A preview of poetry and prose readings
For literature lovers, Lunch Poems and Story Hour deliver the goods
| 27 August 2008
Last semester, the Library launched Story Hour, a new reading series, giving the campus’s venerable Lunch Poems series a prose companion. Here we provide a rundown of the readers and writers who will appear in the two series this fall. (Our annual preview of other fall-semester events appears next issue.)
Each fall, Professor of English (and former U.S. Poet Laureate) Robert Hass and University Librarian Tom Leonard host a Lunch Poems series kickoff that features introductions and readings by faculty and staff of their favorite poems.
This semester’s inaugural event takes place on Thursday, Sept. 4, at 12:10 p.m. in the Morrison Library in Doe Library. Participants include Vice Chancellor for Equity and Inclusion Gibor Basri, humanities librarian Michaelyn Burnette, Linda Norton (Regional Oral History Office, Bancroft Library), Tim Zuniga (UC Police Department), and faculty members Walter Hood of landscape architecture and environmental planning and urban design; Claire Kremen of environmental science, policy, and management; Francine Masiello of Spanish and Portuguese and comparative literature; Beth Piatote of ethnic studies; Jiwon Shin of East Asian languages and cultures; and Nobel laureate George Smoot of physics.
Lunch Poems gets down to business on Oct. 2 with Ilya Kaminsky, who won the Whiting Writer’s Award for his first book of poetry, Dancing in Odessa (Tupelo Press, 2004). Kaminsky, who immigrated to America from Odessa, Russia, when his family was granted asylum by the U.S. government in 1993, writes poetry in English and Russian. He teaches comparative literature, poetry, and literary translation at San Diego State University. Kristen Sbrogna, who coordinates the Lunch Poems series, calls Kaminsky “a breathtaking reader.”
On Nov. 6, Robin Blaser, a celebrated Canadian poet, essayist, and translator, will read from his work. This year, at 83, he received Canada’s prestigious Griffin Poetry Prize for The Holy Forest: Collected Poems of Robin Blaser (University of California Press, 2007), an honor that carried a $100,000 (Canadian) stipend. Along with Jack Spicer and Robert Duncan, Blaser first became known as a member of the Berkeley Renaissance of the 1940s and ’50s.
Lunch Poems closes out the semester on Dec. 4 with Tracy K. Smith, who teaches creative writing at Princeton University. Smith’s collection, The Body’s Question (Graywolf Press, 2003), won the Cave Canem Poetry Prize for a first book by an African American poet. About her second collection, Duende (Graywolf Press, 2007), which won a Laughlin Award, Publishers Weekly wrote: “The poet’s lyric brilliance and political impulses never falter under the considerable weight of her subject matter.”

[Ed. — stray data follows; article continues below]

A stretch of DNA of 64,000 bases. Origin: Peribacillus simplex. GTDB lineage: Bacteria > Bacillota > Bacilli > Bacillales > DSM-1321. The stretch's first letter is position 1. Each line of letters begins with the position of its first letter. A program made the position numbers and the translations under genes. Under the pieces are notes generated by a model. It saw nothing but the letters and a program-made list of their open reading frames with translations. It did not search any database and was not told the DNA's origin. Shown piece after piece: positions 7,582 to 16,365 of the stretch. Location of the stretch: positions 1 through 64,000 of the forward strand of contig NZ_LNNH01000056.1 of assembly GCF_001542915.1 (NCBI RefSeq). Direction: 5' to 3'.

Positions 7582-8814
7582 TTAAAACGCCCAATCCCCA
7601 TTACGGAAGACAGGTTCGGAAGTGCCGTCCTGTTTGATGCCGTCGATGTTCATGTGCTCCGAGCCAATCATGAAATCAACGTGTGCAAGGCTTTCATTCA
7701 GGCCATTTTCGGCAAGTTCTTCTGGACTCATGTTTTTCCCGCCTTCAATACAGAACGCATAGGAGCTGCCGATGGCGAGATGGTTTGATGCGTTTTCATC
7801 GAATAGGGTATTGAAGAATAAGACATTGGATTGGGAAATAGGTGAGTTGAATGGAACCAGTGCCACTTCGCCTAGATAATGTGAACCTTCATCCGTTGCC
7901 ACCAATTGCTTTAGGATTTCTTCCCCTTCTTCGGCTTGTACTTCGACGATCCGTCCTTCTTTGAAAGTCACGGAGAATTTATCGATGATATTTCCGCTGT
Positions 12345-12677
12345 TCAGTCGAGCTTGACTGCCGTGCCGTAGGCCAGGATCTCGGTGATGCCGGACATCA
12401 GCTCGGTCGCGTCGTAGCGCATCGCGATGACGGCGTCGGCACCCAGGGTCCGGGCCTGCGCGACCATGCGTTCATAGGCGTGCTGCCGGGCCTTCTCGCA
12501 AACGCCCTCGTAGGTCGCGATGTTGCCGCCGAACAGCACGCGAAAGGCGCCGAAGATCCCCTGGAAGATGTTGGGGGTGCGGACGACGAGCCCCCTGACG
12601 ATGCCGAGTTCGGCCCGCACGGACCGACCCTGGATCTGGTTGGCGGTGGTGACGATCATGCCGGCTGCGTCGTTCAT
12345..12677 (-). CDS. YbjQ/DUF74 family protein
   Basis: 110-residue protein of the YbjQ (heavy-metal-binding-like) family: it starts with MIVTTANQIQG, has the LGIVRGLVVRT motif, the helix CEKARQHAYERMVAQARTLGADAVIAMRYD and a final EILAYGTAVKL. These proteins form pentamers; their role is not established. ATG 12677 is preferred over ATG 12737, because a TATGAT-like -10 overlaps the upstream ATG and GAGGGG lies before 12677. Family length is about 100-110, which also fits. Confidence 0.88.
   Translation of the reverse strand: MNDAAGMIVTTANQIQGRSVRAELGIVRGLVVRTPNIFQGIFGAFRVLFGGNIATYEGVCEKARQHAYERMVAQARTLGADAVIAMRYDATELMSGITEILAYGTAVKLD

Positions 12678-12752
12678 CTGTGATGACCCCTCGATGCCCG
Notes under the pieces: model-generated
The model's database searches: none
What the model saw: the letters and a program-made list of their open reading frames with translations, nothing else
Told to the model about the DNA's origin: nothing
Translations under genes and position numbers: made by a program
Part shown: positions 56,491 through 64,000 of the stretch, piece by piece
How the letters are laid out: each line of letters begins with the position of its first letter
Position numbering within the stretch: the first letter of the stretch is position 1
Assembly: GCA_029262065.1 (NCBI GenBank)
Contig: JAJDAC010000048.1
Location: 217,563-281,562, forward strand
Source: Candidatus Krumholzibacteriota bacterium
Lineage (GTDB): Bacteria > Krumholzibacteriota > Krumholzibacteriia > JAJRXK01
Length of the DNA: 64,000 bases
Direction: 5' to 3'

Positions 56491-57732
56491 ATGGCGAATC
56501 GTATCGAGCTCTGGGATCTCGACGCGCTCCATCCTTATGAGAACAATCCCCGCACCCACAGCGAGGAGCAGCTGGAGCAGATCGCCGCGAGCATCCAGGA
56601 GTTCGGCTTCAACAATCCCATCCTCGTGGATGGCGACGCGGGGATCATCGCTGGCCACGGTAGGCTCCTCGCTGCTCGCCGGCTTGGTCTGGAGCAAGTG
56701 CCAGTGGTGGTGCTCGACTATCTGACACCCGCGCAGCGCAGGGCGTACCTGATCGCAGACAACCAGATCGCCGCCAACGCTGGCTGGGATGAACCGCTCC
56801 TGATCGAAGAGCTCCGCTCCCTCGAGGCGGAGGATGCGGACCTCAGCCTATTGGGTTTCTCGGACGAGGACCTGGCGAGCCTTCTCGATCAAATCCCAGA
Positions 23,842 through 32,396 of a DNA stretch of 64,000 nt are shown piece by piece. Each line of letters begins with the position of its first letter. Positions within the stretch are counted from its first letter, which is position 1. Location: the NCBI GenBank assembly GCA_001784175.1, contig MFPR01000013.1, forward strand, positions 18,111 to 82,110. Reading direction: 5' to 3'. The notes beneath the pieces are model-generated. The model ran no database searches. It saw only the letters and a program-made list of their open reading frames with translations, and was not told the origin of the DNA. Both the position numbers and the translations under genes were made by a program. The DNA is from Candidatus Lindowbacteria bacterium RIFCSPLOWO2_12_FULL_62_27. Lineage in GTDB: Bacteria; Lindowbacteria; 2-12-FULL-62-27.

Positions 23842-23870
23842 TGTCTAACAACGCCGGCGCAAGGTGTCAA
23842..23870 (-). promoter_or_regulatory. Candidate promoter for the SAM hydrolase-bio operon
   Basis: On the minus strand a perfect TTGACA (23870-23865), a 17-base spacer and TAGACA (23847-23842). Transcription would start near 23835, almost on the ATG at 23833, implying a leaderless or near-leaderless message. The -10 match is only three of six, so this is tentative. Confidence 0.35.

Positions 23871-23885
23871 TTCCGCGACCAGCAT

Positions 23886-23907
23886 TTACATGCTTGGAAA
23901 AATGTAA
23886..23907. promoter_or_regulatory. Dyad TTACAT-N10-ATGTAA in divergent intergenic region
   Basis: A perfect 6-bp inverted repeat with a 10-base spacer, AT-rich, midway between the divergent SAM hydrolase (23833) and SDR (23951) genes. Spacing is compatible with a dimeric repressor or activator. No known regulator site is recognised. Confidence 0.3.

Prose, but not prosaic
This semester, Story Hour begins with a high-profile bang on Sept. 18, at 5 p.m. in the Morrison Library, with Michael Chabon, who won the Pulitzer Prize for The Amazing Adventures of Kavalier and Clay. Other works by Chabon include Wonder Boys, Mysteries of Pittsburgh, Gentlemen of the Road, and the second Spider-Man screenplay. In her review of his recent book, The Yiddish Policemen’s Union (HarperCollins, 2007), novelist Elizabeth McCracken called Chabon “one of the best writers of English prose alive.” This event will be followed by a book sale and reception.
“We’re very excited to have lined up a great mix of local and national writers who write about such diverse topics. We’ll also be inaugurating an annual student reading at the end of the year, so audiences can look out for the next Michael Chabon and Bharati Mukherjee,” says Melanie Abrams, who coordinates the series with Vikram Chandra, her husband. Both Abrams and Chandra are novelists and lecturers in the English department.
Mukherjee herself will be reading on Oct. 9 in 101 Doe Library (across from Morrison Library), at 5 p.m.; she will be joined by Clark Blaise. The pair, who have been on the English department faculty, have been married for 45 years. Mukherjee was born in Calcutta in 1940 and spent her childhood in India and Britain before moving to the United States. Her most recent novel is The Tree Bride (2004). Other works include Desirable Daughters, Days and Nights in Calcutta, and The Middleman and Other Stories. Blaise has published numerous works of fiction and nonfiction, including If I Were Me and Lunar Attractions.
Berkeley alum Cornelia Nixon, who will read at Story Hour on Nov. 13, recently completed a Civil War novel, and is working on both a surfing novel and a memoir. A faculty member at Mills College, Nixon is the winner of two O. Henry Awards, two Pushcart Prizes, a Nelson Algren Award, and the Carl Sandburg Award for Fiction. An early novel, Now You See It (1992), elicited this praise from the New York Times: “[Nixon] combines Alice Munro’s sympathetic understanding of character with Ann Beattie’s radar-sharp eye for the dislocations of contemporary culture.”
Story Hour’s final reader for the semester, Sylvia Brownrigg, has written five works of fiction. Her most recent novel, The Delivery Room, was first published in the U.K., with Counterpoint scheduled to publish the U.S. edition in October. London’s Guardian wrote about The Delivery Room: “If you spend time in Brownrigg’s world, you find yourself in a place that is refreshingly attuned to the small things of life, the things that make it worth living.” Brownrigg’s reading, on Dec. 11, will be in 101 Doe Library at 5 p.m.
All Lunch Poems readings are held on the first Thursday of the month from 12:10 to 12:50 p.m., at Morrison Library in Doe Library. Story Hour takes place on a selected Thursday each month, 5 to 6 p.m. Check the Berkeleyan or online campus calendar (events.berkeley.edu) for each reading’s location.